Music Lowers Anxiety and Boosts Mood in Cancer Patients

Roxanne Nelson

August 12, 2011

August 12, 2011 — Listening to music may have a beneficial effect on anxiety, pain, mood, and quality of life in cancer patients, according to a new Cochrane systematic review.

The findings from the review, which included 30 trials and a total of 1891 patients, suggested that music therapy and music medicine interventions might also have a beneficial effect on heart rate, respiratory rate, and blood pressure in cancer patients.

"The evidence suggests that music interventions may be useful as a complementary treatment to people with cancer," said lead researcher Joke Bradt, PhD, MT-BC, associate professor in the Department of Creative Arts Therapies at Drexel University, Philadelphia, Pennsylvania.

"Music interventions provided by trained music therapists as well as listening to prerecorded music both have shown positive outcomes in this review, but at this time there is not enough evidence to determine if one intervention is more effective than the other," she noted in a release.

Dr. Bradt also pointed out that when patients can't be blinded to an intervention, there is an opportunity for bias when they are asked to report on subjective measures such as anxiety, pain mood, and quality of life. Therefore, these results need to be interpreted with caution.

The researchers point out that the quality of evidence for some outcomes was low because of the small numbers of trials that have been performed. Further trials could help increase certainty in the findings and improve understanding of music's impact on distress, body image, and other aspects, for which research is currently too scarce to draw any conclusions.

Therapeutic Across Specialties

During the past 2 decades, there has been an increasing interest and a growth of research on the effects of music and music therapy for medical patients, which encompassed a variety of specialty areas, note the authors. For example, music has been used to lessen anxiety for both adults and children before or during surgical procedures and to decrease tension during chemotherapy or radiation therapy. It has also been used to reduce the adverse effects of treatment, to improve mood, to enhance pain management, to boost immune system functioning, and to improve quality of life.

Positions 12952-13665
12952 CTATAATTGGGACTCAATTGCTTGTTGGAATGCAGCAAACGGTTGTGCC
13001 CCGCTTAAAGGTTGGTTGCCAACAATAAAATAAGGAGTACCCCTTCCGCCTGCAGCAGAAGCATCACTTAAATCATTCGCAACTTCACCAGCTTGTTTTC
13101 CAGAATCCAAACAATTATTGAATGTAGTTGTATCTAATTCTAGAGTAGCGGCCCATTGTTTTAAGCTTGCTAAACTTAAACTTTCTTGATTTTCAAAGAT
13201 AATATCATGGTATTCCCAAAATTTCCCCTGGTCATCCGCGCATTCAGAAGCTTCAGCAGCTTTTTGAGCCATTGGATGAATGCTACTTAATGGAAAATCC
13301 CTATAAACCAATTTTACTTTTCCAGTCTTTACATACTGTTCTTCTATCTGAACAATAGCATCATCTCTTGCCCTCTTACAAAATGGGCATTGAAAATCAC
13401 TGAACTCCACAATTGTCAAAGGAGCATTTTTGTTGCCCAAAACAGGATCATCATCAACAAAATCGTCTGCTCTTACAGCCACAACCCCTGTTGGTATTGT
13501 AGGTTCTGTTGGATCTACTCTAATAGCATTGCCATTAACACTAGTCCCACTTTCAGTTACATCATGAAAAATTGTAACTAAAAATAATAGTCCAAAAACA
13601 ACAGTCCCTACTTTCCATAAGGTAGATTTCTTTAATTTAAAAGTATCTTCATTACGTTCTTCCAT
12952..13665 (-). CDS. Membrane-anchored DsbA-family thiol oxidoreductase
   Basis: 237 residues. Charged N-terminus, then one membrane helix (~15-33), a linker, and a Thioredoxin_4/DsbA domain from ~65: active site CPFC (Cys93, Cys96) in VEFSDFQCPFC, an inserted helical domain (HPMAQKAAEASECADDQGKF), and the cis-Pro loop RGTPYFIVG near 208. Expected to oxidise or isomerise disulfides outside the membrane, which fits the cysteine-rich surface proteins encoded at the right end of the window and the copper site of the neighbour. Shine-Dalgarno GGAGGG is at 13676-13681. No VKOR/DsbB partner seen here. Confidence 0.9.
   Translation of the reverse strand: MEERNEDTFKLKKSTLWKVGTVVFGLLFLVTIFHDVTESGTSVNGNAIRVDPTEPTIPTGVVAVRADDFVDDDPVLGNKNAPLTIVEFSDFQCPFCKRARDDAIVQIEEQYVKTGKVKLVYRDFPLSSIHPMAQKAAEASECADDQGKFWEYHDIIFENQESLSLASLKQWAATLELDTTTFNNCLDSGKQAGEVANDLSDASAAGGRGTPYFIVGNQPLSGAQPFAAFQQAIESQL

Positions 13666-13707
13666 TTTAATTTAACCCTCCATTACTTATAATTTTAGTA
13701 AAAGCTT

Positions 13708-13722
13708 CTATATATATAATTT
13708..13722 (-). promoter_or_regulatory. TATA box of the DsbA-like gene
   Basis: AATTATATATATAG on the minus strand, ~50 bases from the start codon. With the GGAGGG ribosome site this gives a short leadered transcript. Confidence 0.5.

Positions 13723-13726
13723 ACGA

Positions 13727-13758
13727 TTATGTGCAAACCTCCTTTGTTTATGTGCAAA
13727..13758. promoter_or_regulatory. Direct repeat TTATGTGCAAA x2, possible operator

As recently reported by Medscape Medical News, music therapy can improve the symptoms of depression when added to standard antidepressant treatment.

Music stimulates the mind and triggers images, metaphors, and emotions that often are preconscious by nature, explained the lead author Jaakko Erkkilä, PhD, from the Finnish Centre of Excellence in Music Research, University of Jyväskylä, Finland.

Music is kind of an emotional language.

"In other words, music is kind of an emotional language with a lot of abstract, unformed psychic ideas," Dr. Erkkila told Medscape Medical News. "It enriches communication, stimulates and even evokes speech, and through these qualities is an excellent way to deal with and consider mental problems that are emotional by nature. Making music is also a physical activity, thus enabling functioning and bodily communication."

Benefits Mood, Physiologic Responses

In the current review, the Cochrane authors examined the effects of music therapy or music medicine interventions on psychological and physical outcomes in cancer patients with cancer.

A total of 36 references reporting on 30 trials were included in the review. Nine trials included participants who underwent chemotherapy or radiation therapy, 8 examined the effects of music during procedures or surgery, and 13 trials included general cancer patients. In addition, 4 studies evaluated music interventions with pediatric patients.

The results of 16 trials suggest that music therapy and music medicine interventions may have a beneficial effect on anxiety, which is consistent with the findings from 2 previous Cochrane systematic reviews that evaluated the use of music with coronary heart disease patients and the use of music with patients receiving mechanical ventilatory support.

The pooled estimate from 3 trials suggested that music might help improve the mood of people with cancer, but 5 studies that specifically looked at depression did not find evidence of an effect of music.

When looking at physical symptoms, 6 trials showed that music may have a moderate pain-reducing effect, although no effect was noted for fatigue or physical status.

The authors also found evidence that music interventions may have a beneficial effect on several physiologic responses, including reducing heart and respiratory rates. These results are also consistent with findings from another Cochrane systematic review on the use of music with coronary heart disease patients, which also found a reduction in heart rate.

Single trials that were included in this review supported a beneficial effect of music on mean arterial pressure and immunologic function, but not for oxygen saturation level. Furthermore, although the results suggested that music may benefit quality of life, there was no support for an effect on spirituality.

Cochrane Database Syst Rev. 2011;8:CD006911.

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